Tax return fine threatens millions

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The Independent Online

Up to three million people had still not filed their 2003/04 tax return by the end of December, and are now just days away from being landed with a £100 fine, according to new figures from the Inland Revenue.

Up to three million people had still not filed their 2003/04 tax return by the end of December, and are now just days away from being landed with a £100 fine, according to new figures from the Inland Revenue.

Around 9.5m UK citizens have been sent tax returns in the past nine months, which they must file with the Revenue before 31 January. Late returns incur a £100 fine, although you will be exempt if your tax bill comes to £100 or less. All bills must also be paid by the end of the month, with interest equivalent to 7.5 per cent a year charged each day until your payment has been received.

The Revenue will also charge an extra 5 per cent interest to people who have not paid by the end of February, and another 5 per cent for those who have not settled their account by the end of July. An additional 5 per cent is then charged every six months that the bill remains outstanding.

The new figures suggest that the Revenue may be heading for a bumper year of fines, with a much higher number of people having left it to the last minute this year.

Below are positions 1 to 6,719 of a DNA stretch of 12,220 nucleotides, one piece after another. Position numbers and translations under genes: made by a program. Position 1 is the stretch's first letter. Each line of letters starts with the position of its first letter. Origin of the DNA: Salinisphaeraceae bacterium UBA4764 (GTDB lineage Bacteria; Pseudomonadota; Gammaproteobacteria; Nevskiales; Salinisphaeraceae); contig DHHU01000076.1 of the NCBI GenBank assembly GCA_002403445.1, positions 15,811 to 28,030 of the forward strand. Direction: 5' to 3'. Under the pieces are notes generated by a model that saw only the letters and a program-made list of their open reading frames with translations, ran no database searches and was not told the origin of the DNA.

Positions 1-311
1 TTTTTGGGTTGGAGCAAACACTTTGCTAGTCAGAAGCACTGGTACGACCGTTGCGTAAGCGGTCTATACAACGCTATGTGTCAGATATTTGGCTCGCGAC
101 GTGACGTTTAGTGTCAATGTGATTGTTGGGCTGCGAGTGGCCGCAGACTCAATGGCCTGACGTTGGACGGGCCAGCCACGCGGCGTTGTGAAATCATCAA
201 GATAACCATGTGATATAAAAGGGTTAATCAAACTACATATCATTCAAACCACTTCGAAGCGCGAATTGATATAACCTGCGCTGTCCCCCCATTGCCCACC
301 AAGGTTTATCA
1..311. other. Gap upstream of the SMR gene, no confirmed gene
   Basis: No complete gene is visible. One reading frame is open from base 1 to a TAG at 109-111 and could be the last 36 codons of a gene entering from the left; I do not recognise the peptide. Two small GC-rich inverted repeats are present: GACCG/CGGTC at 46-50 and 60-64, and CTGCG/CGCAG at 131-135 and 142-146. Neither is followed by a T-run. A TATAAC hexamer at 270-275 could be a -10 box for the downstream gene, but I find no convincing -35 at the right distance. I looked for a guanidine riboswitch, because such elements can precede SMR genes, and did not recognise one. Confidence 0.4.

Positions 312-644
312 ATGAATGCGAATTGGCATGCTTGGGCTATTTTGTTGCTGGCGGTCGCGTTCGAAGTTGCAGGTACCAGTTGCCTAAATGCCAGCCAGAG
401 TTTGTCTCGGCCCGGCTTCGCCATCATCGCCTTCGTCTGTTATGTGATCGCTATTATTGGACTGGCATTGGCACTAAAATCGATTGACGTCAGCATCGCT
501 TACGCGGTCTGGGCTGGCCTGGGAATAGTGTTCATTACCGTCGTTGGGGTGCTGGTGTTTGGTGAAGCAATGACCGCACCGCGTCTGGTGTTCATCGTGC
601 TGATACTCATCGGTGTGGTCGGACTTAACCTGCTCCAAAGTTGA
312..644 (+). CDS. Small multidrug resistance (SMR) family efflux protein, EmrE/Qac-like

By the end of December 2003, more than 6.5m people had filed their tax return, with a further two million filing in January in time for the deadline. However, just six million had filed their returns by the end of last month, leaving around three and a half million people racing to meet the Revenue deadline in 16 days time.

Mike Warburton, a partner for Grant Thornton, the accountants, said many returns are deliberately not filed until the last minute to take maximum advantage of the so-called "carry-back" rules. These rules allow you to account for pension contributions made before 31 January, as part of your previous tax year's allowance.

He said that those who tend to miss the deadline often fall into one or two social categories. "It tends to be people who are disorganised with their affairs for one reason or another - young people who would rather be out drinking, or self-employed people who are working every hour under the sun," he said.

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